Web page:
Preoperative dialogues with non-informed patients in most cases turn out to be monologues with the physician overwhelming the patient with a multitude of information such as details of the procedure itself including aftercare, benefit of the treatment and also risks and possible complications. The implementation of an audiovisual information system pre-informs the patient resulting in a better patient–physician dialogue. This helps to build up

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confidence and a feeling of safety. This can be supported by our study findings.

A study by Hermann using a three-dimensional computer animation as a new medium for supporting patient education before surgery, demonstrated a distinct gain for the patient [4]. Moreover, Agre et al. reported on successful application of video-presentations [1]. In this study, patients were rando-mised into three groups before a scheduled colonoscopy: one group with video-presentation and education by the physi-cian, one group solely watched the video-presentation and one group received an education by the physician only. Both groups containing the video-based information gained significantly better results than the group containing educa-tion by the physician only. A further study of Mason et al. showed that in patients scheduled for a laparoscopic sterilisation, the patients who had received a video-presentation as additional part of patient education were significantly better informed than the control group [9].

A drawback of operation videos might include the possibility of waking fear in certain patients. Especially in generally anxious patients, the listing of possible compli-cations or watching videos of the surgical procedure might intensify their fear. In such cases, the physician should be present to answer the patient’s questions in a personal dialogue. Marteau et al. demonstrated that providing too much information about side effects and possible compli-cations could lead to higher levels of anxiety, even with the possibility of refusing surgery [8]. However, Mason et al. could show that the level of anxiety did not differ significantly in patients educated by means of video material compared to patients that were only educated orally [9]. The authors concluded that a patient education using videos for a better visualisation does not raise patient’s fears concerning the intervention. As opposed to the findings of Marteau et al. Herrmann and Kreuzer used the State-Trait Anxiety Inventory (STAI) to display a significant decrease of patient’s fear by showing them an educative video before an elective coronary angiography [3]. In regard to other forms of new media, Hermann showed that the use of a three-dimensional computer animation proved helpful in reducing fear in patients awaiting thyroid surgery in a prospective randomised study [4]. Our study results also indicate that the operation video did not frighten but rather reassured patients. Eighty-five percent of the 78.4% of participants, who watched the optional operation video, found it very appealing or appealing. Moreover, 38% declared that they were calmed and 16% rather calmed, whereas only 10% were rather frightened and only 4% were frightened by the additional information in the patient information system. A subgroup analysis revealed no correlation between the 78.4% who watched the video and the 21.6% who did not watch the video with the 38% who were calmed and the 4% who were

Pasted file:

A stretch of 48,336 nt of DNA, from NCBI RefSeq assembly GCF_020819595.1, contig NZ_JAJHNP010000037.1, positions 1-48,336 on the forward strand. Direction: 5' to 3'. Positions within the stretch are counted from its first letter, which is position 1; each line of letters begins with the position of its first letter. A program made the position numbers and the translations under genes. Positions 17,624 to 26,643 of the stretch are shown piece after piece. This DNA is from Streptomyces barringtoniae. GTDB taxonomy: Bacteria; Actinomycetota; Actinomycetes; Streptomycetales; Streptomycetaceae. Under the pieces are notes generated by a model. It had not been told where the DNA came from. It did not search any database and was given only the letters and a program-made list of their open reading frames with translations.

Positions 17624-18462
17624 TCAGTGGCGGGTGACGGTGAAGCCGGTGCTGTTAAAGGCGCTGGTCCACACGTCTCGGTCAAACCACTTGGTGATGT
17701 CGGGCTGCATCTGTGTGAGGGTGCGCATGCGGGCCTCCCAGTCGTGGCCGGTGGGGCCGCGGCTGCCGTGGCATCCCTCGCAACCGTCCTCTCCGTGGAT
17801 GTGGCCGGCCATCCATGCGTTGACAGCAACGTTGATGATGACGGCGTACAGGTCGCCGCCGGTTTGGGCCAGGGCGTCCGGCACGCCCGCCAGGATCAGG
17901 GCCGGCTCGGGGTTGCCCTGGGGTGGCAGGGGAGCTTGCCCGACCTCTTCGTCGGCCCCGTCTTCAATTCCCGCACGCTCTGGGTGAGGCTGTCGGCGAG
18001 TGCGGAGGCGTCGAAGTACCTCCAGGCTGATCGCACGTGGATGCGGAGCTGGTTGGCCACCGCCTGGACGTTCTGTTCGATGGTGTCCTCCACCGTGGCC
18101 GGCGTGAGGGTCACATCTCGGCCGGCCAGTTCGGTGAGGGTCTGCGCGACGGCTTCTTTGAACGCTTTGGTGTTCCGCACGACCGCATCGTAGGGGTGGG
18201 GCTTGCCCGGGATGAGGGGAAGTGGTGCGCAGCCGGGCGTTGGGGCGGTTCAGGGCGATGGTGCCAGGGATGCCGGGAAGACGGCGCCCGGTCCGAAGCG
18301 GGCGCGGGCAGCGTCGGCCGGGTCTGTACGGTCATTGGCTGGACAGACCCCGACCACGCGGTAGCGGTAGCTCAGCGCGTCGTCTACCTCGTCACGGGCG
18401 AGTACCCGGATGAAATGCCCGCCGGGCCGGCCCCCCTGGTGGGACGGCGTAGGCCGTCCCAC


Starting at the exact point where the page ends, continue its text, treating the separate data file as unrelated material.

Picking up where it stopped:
frightened by the information in the audiovisual patient information system, respectively. A possible explanation might be that it was not mandatory to watch the video. All patients could decide for themselves if they wanted to watch the video and, if not, they could easily proceed to the next step in the audiovisual patient information system without watching the video. Although this was not investigated, we hypothesise that patients who anticipated being frightened when watching the operation video, refrained from watching it. Presenting the operation details using animated schematic or anatomical drawings instead of an operation video showing human tissue including blood might solve or at least reduce the problem of frightening patients.